BlockMaster, headquartered in Lund, Sweden, has been making rugged and encrypted USB removable storage for more than five years, and its take on the market is slightly different from that of Lexar and IronKey, whose devices we’ve recently reviewed. Weighing in at a svelte 9 grams, the SafeStick SuperSonic is much smaller and lighter than the others. It’s more of an armor-plated USB key than a USB key immersed in a brick of epoxy. The drive also ships with a very capable management console, SafeConsole, which can be used to lock down every aspect of removable media that I could think of.
The SafeStick SuperSonic took a beating during my testing. It impressively survived most acts of torture, but overall was not as unflappable as the IronKey and Lexar drives. Provided with three units, I placed one suspended under a buoy in Barnegat Bay for almost two winter months. I had to chip through the ice to get it, but once I dried it off and allowed it to reach room temperature, it functioned perfectly. And I did my usual throwing it off the roof of a four-story building, spiking it down a flight of stairs, running it through the washing machine and giving it a brief stint in the toaster oven-all of which it survived with nary a scratch.
Check out eWEEK Labs’ images of the SafeStick SuperSonic USB key in action here.
The SafeStick SuperSonic was lucky enough to join me on my vacation-I mean field testing-in the Philippines in January. It survived several days tied to a car’s bumper in metro Manila, a ferry ride during a tropical depression in Cebu, and tied to the outside of my backpack during hikes up the Mayon and Pinatubo volcanoes. It partied for 18 straight hours in honor of Santo Nino at Ati-Atihan in Kalibo. And then it rested on the beach in Boracay for three days.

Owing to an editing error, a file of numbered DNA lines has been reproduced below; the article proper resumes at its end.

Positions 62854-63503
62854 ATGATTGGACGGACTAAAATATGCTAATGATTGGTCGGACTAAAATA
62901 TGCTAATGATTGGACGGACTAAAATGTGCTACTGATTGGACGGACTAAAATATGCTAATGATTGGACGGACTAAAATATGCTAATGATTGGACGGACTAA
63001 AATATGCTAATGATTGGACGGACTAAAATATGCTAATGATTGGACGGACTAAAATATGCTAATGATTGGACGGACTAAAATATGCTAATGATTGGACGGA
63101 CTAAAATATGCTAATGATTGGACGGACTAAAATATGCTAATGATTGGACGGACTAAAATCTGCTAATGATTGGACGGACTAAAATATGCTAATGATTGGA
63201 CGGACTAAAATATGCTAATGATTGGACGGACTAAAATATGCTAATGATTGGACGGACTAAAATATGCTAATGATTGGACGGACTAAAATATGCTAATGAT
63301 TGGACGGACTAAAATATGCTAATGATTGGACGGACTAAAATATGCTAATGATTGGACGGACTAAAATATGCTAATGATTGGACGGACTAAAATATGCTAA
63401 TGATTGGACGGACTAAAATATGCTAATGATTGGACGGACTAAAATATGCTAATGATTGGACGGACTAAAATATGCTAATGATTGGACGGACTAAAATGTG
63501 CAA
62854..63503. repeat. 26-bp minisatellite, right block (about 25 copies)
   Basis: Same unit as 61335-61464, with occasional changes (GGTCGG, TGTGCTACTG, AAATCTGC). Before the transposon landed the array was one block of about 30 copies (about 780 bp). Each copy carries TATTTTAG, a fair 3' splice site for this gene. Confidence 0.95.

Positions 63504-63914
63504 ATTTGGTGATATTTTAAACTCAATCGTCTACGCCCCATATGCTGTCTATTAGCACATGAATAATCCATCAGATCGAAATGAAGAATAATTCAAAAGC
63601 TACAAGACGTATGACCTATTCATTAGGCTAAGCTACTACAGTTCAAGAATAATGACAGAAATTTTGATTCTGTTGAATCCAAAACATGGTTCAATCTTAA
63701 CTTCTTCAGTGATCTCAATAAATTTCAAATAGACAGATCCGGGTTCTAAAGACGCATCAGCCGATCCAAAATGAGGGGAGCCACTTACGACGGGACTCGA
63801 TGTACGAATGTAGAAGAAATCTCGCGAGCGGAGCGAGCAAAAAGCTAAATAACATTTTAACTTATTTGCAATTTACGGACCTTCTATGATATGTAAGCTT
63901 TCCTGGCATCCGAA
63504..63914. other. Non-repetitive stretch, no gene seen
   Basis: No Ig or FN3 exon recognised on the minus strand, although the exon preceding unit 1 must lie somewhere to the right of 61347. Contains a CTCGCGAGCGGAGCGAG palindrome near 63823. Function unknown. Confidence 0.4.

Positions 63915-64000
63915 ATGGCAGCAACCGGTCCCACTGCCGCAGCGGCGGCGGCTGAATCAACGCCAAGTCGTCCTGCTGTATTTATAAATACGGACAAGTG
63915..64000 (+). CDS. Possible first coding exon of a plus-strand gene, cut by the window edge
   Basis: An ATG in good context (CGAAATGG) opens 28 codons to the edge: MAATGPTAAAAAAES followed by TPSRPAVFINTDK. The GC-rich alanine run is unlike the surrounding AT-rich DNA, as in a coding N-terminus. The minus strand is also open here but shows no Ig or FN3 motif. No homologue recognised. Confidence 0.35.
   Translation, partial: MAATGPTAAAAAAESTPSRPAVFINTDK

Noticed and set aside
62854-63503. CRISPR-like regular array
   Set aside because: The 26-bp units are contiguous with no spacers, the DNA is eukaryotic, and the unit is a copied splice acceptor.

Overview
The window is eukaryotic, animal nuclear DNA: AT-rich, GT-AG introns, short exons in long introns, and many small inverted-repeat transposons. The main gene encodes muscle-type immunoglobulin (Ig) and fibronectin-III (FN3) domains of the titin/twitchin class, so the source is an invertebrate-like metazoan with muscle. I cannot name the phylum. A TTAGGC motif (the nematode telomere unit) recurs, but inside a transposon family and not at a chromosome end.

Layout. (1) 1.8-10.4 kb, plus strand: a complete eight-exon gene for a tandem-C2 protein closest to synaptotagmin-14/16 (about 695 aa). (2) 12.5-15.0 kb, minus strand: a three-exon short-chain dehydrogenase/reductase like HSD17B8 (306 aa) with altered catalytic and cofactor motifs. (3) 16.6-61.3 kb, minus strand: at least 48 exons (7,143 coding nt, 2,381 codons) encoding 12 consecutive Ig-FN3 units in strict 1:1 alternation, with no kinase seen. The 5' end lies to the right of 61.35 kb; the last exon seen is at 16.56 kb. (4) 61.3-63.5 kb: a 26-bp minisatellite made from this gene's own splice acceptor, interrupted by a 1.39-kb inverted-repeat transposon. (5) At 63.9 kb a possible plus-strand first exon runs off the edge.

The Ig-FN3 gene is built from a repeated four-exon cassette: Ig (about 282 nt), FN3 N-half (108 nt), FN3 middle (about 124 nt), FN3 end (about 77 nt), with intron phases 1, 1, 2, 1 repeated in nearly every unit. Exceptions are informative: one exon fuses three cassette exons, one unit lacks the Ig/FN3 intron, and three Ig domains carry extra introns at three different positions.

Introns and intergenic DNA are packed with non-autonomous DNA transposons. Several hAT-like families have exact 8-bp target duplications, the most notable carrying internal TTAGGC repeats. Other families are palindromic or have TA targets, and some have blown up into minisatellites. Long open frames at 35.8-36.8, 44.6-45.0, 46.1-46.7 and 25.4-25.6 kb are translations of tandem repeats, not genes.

When we returned home, I performed my favorite test-smashing it between two 20-pound dumbbells. A few whacks and I was left with a very thin and unusable memory key that reminded me of a penny placed on a railroad track and run over by a train. Needless to say, it was rendered unusable.
The SafeStick SuperSonic will definitely take more abuse than a regular USB key and is no slouch when it comes to durability, but the IronKey and Lexar units are more solidly constructed. If you’ve got normal users, this is not an issue. However, if you’re equipping a team of U.S. Navy SEALS who might actually need bulletproof USB removable storage, then skip the SafeStick SuperSonic.
What the SafeStick SuperSonic lacks in durability, it more than makes up for in performance. It performed extremely well in all performance tests, as is expected because it uses SLC flash memory. Using the ATTO Disk Benchmark, throughput maxed out at 25.5MB/s write and 33.1MB/s read using an 8,192KB/s transfer size. Copying a 691MB file to the encrypted volume took 33.9 seconds (20.4MB/s), and copying it back took 22.8 seconds (30.3MB/s). For reference, a “normal” or “el cheapo” USB stick does 6.6MB/s write and 24.0MB/s read in ATTO and takes 3 minutes anda987MB file.